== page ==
By the time it was December 2015, Gaurav quit his job and started making a profit of close to Rs 2 lakh every month. However, all of that changed on that fateful New Years Eve. Contracted to conduct a New Year’s party, Gaurav worked hard to ensure that everything was going according to plan until it began to rain heavily.

Picking up the pieces

“The rains just didn’t stop. And in fear of short-circuiting, we had to stop the music. The drinks and food were interrupted as well. It just was 10:30 in the night. The crowd, I guess, was already a little high and was getting angry that there wasn’t any food or drink coming in. Angry shouts and protests soon turned into a mob run of broken tables and people getting beaten up,” he recalls.

Things had taken a turn for the worse, with the little profits that Gaurav had accumulated soon being given away to compensate for destroyed property and damages. All in all, this meant losses of between Rs 10 and Rs 15 lakh in the whole ordeal.

The new year wasn’t beginning the way Gaurav had anticipated. He was without a job, his business had to be shut down and he had no money. He had gone a long way to bring his family from Sonf, Haryana to Indore. Disheartened, Gaurav didn’t know what he would do next, but he also knew he had to be an entrepreneur.

It was then that Gaurav got the idea of Calipso. A platform that works as a beauty services provider where people can book their appointments through a website, a phone call or an app anywhere, whether at a salon or a doorstep.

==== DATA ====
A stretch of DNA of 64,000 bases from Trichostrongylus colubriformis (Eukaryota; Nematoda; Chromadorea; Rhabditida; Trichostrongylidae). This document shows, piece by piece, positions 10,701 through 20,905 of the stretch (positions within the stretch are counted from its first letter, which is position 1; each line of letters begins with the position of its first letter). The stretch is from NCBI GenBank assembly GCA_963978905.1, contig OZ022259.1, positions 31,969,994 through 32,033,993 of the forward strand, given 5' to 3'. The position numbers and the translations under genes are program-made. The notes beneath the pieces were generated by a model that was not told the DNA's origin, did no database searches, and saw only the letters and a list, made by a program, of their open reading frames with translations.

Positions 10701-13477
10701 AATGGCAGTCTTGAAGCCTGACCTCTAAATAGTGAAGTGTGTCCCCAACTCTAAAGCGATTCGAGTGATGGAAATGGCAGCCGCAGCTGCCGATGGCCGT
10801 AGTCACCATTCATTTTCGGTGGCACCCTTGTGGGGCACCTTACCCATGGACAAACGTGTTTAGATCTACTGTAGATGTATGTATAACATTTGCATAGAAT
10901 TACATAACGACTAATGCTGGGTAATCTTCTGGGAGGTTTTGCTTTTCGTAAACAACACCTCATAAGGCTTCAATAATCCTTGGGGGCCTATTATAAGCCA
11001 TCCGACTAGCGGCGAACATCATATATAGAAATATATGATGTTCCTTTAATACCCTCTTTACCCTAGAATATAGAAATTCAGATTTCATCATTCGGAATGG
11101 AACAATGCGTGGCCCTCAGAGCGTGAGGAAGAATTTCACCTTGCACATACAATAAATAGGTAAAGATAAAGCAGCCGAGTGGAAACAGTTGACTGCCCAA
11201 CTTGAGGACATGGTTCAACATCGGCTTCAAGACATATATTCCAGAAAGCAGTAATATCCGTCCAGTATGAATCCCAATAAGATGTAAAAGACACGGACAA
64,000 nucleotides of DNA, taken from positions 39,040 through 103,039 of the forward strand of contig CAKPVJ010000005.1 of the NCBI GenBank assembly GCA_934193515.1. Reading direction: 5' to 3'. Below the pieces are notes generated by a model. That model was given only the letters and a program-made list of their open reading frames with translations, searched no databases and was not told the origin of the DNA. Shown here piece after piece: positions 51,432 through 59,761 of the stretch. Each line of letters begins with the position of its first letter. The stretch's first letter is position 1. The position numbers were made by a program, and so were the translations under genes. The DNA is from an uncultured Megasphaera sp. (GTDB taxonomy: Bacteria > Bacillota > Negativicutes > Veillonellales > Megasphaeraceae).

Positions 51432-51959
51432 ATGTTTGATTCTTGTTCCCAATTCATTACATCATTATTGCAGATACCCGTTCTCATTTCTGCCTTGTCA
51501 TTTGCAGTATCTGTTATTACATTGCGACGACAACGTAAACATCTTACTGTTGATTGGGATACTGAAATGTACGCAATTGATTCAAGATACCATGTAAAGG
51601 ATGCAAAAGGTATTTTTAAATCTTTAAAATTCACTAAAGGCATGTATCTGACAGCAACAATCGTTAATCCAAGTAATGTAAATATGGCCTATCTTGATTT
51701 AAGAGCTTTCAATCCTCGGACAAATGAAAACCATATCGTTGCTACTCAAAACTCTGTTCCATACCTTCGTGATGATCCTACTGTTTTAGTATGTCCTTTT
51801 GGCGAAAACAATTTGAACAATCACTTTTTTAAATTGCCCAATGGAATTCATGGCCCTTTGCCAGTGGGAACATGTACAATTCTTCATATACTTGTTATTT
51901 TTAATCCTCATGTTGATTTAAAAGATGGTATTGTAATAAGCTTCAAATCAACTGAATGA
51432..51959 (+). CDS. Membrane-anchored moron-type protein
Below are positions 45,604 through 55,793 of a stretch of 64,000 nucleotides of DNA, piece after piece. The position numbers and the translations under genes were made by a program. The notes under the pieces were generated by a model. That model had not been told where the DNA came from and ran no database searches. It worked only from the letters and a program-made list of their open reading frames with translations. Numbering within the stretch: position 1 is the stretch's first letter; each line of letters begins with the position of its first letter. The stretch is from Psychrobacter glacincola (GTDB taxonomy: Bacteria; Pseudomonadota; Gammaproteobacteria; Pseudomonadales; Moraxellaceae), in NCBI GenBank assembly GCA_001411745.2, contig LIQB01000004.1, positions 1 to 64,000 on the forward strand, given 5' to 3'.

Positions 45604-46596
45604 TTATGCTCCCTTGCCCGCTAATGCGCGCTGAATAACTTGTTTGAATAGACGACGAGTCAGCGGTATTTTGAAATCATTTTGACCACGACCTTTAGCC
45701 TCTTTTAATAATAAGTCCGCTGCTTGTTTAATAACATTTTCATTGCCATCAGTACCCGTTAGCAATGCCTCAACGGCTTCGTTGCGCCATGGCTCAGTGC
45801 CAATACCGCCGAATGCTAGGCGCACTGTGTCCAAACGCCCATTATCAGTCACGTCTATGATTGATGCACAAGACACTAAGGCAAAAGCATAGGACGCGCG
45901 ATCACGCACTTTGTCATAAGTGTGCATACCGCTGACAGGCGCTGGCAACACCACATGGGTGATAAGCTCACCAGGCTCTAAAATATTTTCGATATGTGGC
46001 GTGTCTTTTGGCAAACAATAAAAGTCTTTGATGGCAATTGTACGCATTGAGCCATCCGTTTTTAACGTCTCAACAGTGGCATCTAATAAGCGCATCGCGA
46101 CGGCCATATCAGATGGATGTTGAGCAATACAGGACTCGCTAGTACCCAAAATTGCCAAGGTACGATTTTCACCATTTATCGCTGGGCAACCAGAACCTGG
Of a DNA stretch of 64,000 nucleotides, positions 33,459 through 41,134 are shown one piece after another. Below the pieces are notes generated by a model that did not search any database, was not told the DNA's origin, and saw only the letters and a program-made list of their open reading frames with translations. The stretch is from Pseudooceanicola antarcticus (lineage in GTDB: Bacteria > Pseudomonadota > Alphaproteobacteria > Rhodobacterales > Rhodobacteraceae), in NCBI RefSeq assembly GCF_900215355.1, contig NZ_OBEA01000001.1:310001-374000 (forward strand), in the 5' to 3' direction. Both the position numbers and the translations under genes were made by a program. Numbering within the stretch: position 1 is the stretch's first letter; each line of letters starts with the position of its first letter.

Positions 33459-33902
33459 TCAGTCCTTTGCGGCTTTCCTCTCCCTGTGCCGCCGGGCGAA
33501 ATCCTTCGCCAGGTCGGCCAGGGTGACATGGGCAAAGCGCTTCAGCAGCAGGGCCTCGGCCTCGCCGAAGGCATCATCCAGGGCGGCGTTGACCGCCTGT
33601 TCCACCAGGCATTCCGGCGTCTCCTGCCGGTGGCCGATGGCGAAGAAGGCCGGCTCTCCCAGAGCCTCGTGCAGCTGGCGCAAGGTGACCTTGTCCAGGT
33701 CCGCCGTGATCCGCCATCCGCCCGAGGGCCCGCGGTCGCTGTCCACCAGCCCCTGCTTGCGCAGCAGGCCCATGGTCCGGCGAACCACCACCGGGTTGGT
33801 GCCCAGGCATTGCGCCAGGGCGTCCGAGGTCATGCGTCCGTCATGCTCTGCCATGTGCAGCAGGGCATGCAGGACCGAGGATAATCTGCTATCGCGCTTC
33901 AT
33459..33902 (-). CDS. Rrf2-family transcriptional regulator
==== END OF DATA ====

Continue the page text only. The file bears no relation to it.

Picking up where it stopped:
Second life

He got the idea of Calipso looking at his mother, who was working as a beautician. She was fairly well-known and would be called on for house visits. She used to get contracts for marriages, but that was limited to only those people who knew or heard of her. It was then that Gaurav realised that there was a need to bridge the gap.

“In this world of knowledge asymmetry, I felt it was important that people had an idea of every service provider, while being able to understand their ratings and book them whenever they wanted,” says Gaurav.

In order to get this done, Calipso tied up with salons, ranging from the basic to the premium. The team also tied up with independent beauticians and freelancers. Version 2.0 – building a team that stuck around

This time around, Gaurav knew he had to take the right steps to ensure that he got a strong business and team around him. He met with the Senior VP-Engineering at Eichen Motors, Aditya Kumar Shrivastav, whom he had met through his days at VE Commercial Vehicles.

It was then that Gaurav got to meet Aditya’s wife and Calipso’s co-founder Shubhra Shrivastav. With over 25 years of experience in different fields of online and offline business, Gaurav knew that with Shubhra, he would have the much required business knowledge that would help Calipso scale.

He roped in his brother Mohit to handle accounts and administration; he got in Love Bhatnagar, whom he met at a startup event, as their Sales and Marketing head; and he brought Ruby Saluja, a former colleague, into the company.

Getting Vinod Sood, startup mentor and Managing Director at Hughes Systique, as a mentor was a big boost for Gaurav. He knew that if he had to succeed, he needed good guidance and a mentor. It was coincidently during a stay at OYO Rooms that Gaurav thought of Vinod and decided to reach out to him through social media.

“He told me to call him after a week. I didn’t think he was serious. But after a week, Vinod called me himself and asked me to meet him in Delhi,” says Gaurav.